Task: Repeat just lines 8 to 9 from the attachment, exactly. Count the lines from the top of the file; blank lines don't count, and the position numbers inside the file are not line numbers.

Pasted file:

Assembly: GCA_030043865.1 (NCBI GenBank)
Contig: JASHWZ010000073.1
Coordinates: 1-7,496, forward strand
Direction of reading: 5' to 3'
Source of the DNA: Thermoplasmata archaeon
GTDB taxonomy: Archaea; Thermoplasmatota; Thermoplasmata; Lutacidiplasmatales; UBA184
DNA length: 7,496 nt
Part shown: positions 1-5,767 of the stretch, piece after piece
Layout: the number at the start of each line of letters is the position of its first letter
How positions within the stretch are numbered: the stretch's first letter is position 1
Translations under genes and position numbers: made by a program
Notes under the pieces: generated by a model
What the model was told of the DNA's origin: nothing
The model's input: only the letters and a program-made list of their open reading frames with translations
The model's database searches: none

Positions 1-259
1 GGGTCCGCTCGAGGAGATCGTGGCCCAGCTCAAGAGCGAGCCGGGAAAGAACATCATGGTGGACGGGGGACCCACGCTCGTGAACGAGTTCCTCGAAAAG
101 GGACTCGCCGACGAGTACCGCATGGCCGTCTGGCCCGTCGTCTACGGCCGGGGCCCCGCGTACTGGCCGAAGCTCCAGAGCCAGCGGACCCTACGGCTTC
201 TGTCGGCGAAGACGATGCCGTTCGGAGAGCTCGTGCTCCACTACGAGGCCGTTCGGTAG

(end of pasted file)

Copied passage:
Part shown: positions 1-5,767 of the stretch, piece after piece
Layout: the number at the start of each line of letters is the position of its first letter